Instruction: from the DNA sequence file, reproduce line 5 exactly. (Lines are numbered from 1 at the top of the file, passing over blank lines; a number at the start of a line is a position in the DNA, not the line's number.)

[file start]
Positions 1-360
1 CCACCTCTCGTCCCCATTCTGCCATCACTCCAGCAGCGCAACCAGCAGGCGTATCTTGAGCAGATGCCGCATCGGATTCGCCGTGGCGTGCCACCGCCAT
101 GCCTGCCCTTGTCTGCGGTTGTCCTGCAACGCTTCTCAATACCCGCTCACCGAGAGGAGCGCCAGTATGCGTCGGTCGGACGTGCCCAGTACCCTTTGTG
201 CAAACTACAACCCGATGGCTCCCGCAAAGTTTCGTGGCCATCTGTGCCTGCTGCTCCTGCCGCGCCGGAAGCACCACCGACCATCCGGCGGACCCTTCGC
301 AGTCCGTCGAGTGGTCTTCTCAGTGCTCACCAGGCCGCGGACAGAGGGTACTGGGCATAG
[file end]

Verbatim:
301 AGTCCGTCGAGTGGTCTTCTCAGTGCTCACCAGGCCGCGGACAGAGGGTACTGGGCATAG